How to use the SNAP API from Python

This page provides an introduction to use the SNAP Java API from Python.

Introduction

SNAP implementation language is Java and therefore SNAP's "native" API is a Java API. According to the SNAP architecture, the reference SNAP Java API documentation of the two SNAP sub-systems SNAP Engine and SNAP Desktop nearly fully applies to use from Python as well.

It is possible to use the SNAP Java API from Python and there are basically two different ways to achieve this:

  1. Use an standard Python (CPython) installation

For either way, it is possible to call SNAP code from your Python programs/scripts and to extend SNAP by plugins written in Python. However, the two ways have pros and cons which should be considered before you make a decision which you want to follow.

Use the standard Python (CPython) approach, if

  • you require using the Python scientific extension libraries such as numpy, scipy, matplotlib, etc.;
  • you already have CPython code and you want to incorporate SNAP functions;
  • you plan to implement a fast data processor plugin in Python;
  • you do not plan to develop SNAP Desktop user interface extensions;
  • you do not require full portability on all platforms;
  • your code has (or will have) dependencies on a lot of non-standard libraries.

With the standard Python approach extension of SNAP is currently limited to raster data processor (Operator) plugins.

Use the Jython approach, if

  • you plan to develop SNAP Desktop user interface extensions;
  • you require full portability on all platforms;
  • do not require efficient array/raster data processing as provided by numpy and the like (because Jython does yet not well support these);.

Once you made your decision which approach to take, you can head to the dedicated section below.

This approach is explained on the Jython Approach page.

Standard Python (CPython) Approach

With this approach you can use a standard Python (CPython) interpreter installed on your computer (SNAP does not include a CPython interpreter.) The supported versions are Python 2.7, 3.3 to 3.6 64-bit (Linux + Darwin) and both 32-bit and 64-bit (Windows) as well as Anaconda distributions.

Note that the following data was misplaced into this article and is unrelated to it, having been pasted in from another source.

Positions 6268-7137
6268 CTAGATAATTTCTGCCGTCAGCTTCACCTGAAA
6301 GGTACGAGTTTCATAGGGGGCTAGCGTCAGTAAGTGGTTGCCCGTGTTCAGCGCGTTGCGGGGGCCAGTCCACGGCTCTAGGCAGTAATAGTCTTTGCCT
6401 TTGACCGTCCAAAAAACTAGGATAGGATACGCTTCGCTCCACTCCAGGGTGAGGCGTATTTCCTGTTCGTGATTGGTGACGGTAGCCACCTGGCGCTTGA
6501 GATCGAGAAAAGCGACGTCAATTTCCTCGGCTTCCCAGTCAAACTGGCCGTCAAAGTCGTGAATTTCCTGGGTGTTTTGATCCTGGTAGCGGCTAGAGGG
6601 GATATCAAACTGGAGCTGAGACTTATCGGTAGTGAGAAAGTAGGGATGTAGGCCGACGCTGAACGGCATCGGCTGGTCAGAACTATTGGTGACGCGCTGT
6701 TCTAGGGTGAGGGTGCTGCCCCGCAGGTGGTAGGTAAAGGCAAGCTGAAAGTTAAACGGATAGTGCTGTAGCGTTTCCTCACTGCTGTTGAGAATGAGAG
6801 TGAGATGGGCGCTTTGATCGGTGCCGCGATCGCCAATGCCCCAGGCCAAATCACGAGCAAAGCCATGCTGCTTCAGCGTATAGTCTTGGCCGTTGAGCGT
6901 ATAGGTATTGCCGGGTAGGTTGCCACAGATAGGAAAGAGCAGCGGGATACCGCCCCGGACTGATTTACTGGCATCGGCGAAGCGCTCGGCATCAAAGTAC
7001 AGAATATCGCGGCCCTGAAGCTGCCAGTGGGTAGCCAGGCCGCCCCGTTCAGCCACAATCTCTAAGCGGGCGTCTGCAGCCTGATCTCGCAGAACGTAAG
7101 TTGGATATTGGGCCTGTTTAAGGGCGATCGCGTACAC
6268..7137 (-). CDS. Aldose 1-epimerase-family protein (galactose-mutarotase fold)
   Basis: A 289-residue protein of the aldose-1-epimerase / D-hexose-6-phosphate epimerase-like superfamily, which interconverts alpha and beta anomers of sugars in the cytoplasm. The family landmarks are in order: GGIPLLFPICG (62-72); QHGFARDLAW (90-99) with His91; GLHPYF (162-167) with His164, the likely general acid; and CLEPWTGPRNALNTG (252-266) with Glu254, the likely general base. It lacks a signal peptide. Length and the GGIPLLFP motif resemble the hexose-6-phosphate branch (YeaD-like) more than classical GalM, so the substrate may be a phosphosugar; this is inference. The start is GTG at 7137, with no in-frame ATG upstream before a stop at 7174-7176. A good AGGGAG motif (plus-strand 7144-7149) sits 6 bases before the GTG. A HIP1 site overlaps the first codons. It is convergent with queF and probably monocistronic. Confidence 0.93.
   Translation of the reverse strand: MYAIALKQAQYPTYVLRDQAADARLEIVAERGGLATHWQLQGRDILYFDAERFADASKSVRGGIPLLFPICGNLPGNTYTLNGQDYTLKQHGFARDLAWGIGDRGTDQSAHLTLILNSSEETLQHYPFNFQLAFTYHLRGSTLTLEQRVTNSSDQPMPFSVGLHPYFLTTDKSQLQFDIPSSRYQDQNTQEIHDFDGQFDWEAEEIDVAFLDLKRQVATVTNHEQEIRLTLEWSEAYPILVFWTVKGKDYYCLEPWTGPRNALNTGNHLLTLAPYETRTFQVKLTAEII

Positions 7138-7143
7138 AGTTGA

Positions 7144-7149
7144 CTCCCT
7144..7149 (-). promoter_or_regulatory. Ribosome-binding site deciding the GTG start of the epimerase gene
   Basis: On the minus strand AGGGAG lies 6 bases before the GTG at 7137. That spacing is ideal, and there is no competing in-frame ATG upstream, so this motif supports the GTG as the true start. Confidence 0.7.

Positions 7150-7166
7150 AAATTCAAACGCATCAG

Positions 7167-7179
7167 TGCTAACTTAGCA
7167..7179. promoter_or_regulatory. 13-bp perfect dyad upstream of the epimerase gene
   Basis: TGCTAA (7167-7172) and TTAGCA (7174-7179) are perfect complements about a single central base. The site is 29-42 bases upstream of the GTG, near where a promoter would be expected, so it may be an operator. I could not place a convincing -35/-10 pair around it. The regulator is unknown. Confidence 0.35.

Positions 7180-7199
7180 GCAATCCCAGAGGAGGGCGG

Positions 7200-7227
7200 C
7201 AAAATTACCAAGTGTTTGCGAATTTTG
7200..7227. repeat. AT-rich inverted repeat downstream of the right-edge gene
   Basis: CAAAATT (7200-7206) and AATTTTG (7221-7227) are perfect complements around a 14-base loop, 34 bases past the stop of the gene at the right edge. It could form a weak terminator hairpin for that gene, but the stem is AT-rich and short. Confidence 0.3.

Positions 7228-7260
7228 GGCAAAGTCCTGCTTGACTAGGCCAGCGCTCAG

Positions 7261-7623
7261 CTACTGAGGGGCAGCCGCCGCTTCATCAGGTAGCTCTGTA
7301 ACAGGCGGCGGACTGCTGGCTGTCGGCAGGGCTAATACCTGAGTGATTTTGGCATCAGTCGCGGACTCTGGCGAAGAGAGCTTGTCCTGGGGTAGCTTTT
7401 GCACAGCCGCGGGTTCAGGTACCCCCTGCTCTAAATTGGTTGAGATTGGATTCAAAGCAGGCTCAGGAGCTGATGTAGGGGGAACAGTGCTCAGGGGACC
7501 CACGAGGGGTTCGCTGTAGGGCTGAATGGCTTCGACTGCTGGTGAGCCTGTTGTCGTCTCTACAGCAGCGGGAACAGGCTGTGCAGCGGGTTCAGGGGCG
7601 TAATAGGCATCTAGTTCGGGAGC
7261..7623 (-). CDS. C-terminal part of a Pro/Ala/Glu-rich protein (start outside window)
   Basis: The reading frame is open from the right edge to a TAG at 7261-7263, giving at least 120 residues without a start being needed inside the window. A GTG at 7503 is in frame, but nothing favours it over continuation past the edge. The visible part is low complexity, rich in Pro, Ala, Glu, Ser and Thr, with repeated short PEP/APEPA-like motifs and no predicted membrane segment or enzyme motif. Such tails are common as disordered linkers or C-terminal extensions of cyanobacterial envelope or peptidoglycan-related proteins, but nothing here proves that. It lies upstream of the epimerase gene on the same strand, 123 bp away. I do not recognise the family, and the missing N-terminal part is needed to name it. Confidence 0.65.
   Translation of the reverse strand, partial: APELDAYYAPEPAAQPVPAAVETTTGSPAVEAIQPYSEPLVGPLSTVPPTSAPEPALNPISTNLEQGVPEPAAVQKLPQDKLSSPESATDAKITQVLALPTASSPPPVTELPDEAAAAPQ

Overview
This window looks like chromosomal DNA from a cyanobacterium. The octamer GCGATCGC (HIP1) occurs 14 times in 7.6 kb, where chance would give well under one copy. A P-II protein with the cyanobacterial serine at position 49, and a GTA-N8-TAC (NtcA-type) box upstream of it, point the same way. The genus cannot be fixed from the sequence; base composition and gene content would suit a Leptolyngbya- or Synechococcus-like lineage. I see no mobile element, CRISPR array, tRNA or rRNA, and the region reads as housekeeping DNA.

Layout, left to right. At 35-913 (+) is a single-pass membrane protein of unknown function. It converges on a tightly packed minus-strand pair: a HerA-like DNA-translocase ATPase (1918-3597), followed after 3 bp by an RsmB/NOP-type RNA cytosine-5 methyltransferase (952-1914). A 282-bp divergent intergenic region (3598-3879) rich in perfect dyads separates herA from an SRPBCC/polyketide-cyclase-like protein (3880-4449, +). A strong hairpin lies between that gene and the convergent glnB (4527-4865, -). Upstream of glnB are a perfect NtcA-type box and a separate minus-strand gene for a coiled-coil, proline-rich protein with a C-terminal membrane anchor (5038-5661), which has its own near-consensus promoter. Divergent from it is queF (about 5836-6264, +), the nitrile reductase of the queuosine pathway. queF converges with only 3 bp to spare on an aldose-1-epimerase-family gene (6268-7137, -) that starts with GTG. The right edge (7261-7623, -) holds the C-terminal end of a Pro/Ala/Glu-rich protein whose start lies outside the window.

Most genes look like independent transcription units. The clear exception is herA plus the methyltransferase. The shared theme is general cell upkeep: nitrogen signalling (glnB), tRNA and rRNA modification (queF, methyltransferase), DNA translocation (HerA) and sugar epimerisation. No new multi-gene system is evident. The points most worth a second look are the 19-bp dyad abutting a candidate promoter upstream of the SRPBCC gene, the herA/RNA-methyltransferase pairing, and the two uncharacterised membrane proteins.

The snappy Module

SNAP provides the Python module snappy which allows you to access the SNAP Java API from Python. snappy requires either a SNAP installation or a SNAP build.

Configuration

For how to configure Python for SNAP please see Configure Python to use the SNAP-Python (snappy) interface

Examples of SNAP API usage from Python

The following first example reads some raster data and displays/stores raster data as an RGB image:

Data IO 

Due to numerous writers implemented in the SNAP Engine reading and writing data in snappy is relatively simple. The general syntax is: 

Get and Set

It makes sense to start exploring the capabilities of snappy by reading a product (see above: snappy 1st Contact) and try out the methods and fields it contains. Calling get on an object in snappy (e.g. p.getRasterHeight()) returns either an Integer or String value or an object. Upon the latter, you can again normally call get again. This might again return an object with fields to return.
In the other direction, you may also set fields. For instance, if you called get and received a String value, you may set the same field of this object with a String.

Sometimes you might only be interested in “copying” a field from one object to another, let’s say from a source band to a target band. Then you may simply call get and set in one line without interacting with the return of get:

Often, snappy returns Integers (e.g. p.getSceneRasterWidth()) or Strings (e.g. p.getName()):

However, you might sometimes walk into Java objects that appear foreign to a Python user. These can e.g. be objects such as the return of:

In this case, you simply convert this to a Python list by calling: